salient beliefs and practices commonly associated with talk of ubuntu
(and cognate terms in Southern Africa) in order to construct a moral
theory, a basic principle indicating how all wrong actions differ from
right ones.
ahrlj-2011-2-text.indd 558 2/7/12 10:10:21 AM
The favoured moral theory is that actions are right, or confer ubuntu
(humanness) on a person, insofar as they prize communal relation-
ships, ones in which people identify with each other, or share a way
of life, and exhibit solidarity toward one another, or care about each
other’s quality of life. Such a principle has a Southern African pedigree,
provides a new and attractive account of morality, which is grounded
on the value of friendship, and suggests a novel, companion con-
ception of human dignity with which to account for human rights.
According to this conception, typical human beings have a dignity by
virtue of their capacity for community or friendliness, where human
rights violations are egregious failures to respect this capacity.
More specically, I argued that human rights violations are well
understood as failures to treat people as specially capable of friendly
relationships, often taking the form of extraordinarily unfriendly
behaviour that is not required to protect the victims of another’s pro-
portionately unfriendly behaviour. I contended that this conception of
human rights violations straightforwardly accounts for many different
human rights in South Africa’s Constitution and naturally entails cer-
tain prima facie attractive ways of dealing with contemporary moral
dilemmas relating to land reform, political power and deadly force.
If I am correct that the interpretation of ubuntu provided here both
accounts for a wide array of intuitive human rights and can provide
concrete guidance for resolving present-day disputes about justice,
then the three criticisms regarding vagueness, collectivism and anach-
ronism have been rebutted successfully. Something fairly called ubuntu
can indeed be reasonably thought to serve as the foundation of a pub-
lic morality for South Africa and other contemporary societies.
UBUNTU AS A MORAL THEORY IN SOUTH AFRICA 559
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In this article I spell out a conception of dignity grounded in African moral thinking that provides a plausible philosophical foundation for human rights, focusing on the particular human right not to be executed by the state. I first demonstrate that the South African Constitutional Court's sub-Saharan explanations of why the death penalty is degrading all counterintuitively entail that using deadly force against aggressors is degrading as well. Then, I draw on one major strand of Afro-communitarian thought to develop a novel conception of dignity as the view that what is special and inviolable about human nature is our capacity for harmonious relationships. I argue that a principle of respect for the dignity of such a capacity entails that the death penalty is an indignity but that deadly force in self- or other-defense need not be, and I contend that this African-inspired principle promises to do no worse than the more Western, Kantian principle of respect for autonomy at accounting for a broad range of human rights.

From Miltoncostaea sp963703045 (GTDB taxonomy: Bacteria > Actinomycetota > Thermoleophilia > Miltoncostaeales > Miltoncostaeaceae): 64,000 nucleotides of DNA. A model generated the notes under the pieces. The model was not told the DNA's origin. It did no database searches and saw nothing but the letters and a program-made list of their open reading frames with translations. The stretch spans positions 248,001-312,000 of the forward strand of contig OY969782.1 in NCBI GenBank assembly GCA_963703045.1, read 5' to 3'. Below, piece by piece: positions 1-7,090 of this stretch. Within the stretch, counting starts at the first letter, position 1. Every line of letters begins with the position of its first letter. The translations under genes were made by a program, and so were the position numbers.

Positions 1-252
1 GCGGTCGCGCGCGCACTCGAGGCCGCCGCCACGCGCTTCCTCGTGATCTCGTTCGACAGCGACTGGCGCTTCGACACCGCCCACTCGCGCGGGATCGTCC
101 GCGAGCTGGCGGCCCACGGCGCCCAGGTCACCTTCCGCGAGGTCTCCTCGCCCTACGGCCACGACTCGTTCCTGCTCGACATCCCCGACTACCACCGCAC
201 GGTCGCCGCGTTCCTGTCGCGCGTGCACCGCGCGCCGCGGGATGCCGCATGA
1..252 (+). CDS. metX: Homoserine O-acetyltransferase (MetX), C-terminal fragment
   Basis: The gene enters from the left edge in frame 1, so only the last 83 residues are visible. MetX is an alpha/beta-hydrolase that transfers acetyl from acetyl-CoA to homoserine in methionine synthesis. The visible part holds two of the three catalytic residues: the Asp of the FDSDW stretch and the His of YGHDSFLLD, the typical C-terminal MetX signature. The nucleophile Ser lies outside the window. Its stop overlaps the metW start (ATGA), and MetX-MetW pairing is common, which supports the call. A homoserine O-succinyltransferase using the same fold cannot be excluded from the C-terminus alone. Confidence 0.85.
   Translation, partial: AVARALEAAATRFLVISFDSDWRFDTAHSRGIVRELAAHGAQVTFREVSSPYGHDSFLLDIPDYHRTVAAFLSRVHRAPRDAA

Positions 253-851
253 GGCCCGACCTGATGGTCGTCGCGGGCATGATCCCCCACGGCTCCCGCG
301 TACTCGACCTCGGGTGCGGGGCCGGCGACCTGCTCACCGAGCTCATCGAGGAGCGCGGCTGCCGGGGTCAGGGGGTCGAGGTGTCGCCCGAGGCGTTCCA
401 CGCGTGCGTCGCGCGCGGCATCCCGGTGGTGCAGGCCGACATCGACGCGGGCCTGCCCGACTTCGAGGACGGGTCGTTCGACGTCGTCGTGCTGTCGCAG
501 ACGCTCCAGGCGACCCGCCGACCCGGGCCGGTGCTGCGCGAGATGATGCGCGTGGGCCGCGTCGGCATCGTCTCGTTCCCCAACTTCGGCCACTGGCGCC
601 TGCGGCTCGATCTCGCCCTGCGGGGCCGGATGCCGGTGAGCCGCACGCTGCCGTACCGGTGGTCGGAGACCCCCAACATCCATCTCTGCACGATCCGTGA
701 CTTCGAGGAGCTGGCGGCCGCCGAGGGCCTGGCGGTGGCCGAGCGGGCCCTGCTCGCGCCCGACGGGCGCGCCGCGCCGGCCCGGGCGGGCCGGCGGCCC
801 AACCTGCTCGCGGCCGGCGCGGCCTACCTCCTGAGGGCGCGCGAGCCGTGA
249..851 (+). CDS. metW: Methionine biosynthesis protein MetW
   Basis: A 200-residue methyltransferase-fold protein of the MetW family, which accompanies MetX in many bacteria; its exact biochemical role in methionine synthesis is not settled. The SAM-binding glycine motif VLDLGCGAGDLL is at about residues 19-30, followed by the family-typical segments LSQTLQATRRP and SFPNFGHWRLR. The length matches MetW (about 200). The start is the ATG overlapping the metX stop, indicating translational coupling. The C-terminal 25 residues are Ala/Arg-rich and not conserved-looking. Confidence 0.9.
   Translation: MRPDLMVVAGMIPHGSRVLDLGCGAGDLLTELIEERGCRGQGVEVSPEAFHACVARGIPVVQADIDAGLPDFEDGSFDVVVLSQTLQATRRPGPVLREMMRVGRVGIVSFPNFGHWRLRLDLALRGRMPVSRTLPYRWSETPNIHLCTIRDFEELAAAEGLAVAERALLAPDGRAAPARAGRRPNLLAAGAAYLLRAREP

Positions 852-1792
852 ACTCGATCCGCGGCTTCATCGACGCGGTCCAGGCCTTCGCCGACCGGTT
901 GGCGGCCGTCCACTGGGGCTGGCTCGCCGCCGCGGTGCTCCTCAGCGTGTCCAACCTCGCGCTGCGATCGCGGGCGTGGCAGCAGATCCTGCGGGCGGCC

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Regular reference is made, within the discourse around the South African Truth and Reconciliation Commission, to the fact that ubuntu, an indigenous world view, played a role in the process. This paper tries to show that despite these references, important analysts of the TRC (as well as many South Africans) had insufficiently accounted for this worldview in their critical readings of the Commission’s work and therefore found aspects of the process incoherent and/or morally and legally confused. I am not arguing that the TRC was not a deeply flawed process, but want to establish how powerfully this indigenous world view brought a coherency that not only enabled the TRC to do its work without incidences of revenge, but imbued politically and legally trapped concepts with new possibilities. The pervasiveness of this world view within eg. the second round of TRC testimonies is noticeable and show how often the critique on the TRC fails to take this dominant role into account and how many, seemingly contradictory or confusing, positions become coherent when regarded within this worldview. This view of interconnectedness, consistently expressed throughout the life of the commission, has wide implications for the interpretation of healing, the asking of amnesty, the rehabilitation of perpetrators, the interdependence of forgiveness and reconciliation in the process of achieving full personhood within a healed society. In the footsteps of Richard Bell, this paper locates this world view within a particular framework formulated as ubuntu by Desmond Tutu, as communitarianism by Kwame Gyekye, as ethnophilosophy by Paulin Hountondji etc. The paper also tries to understand how this interconnected moral self is formed and who the community could or should be that influences this moral self.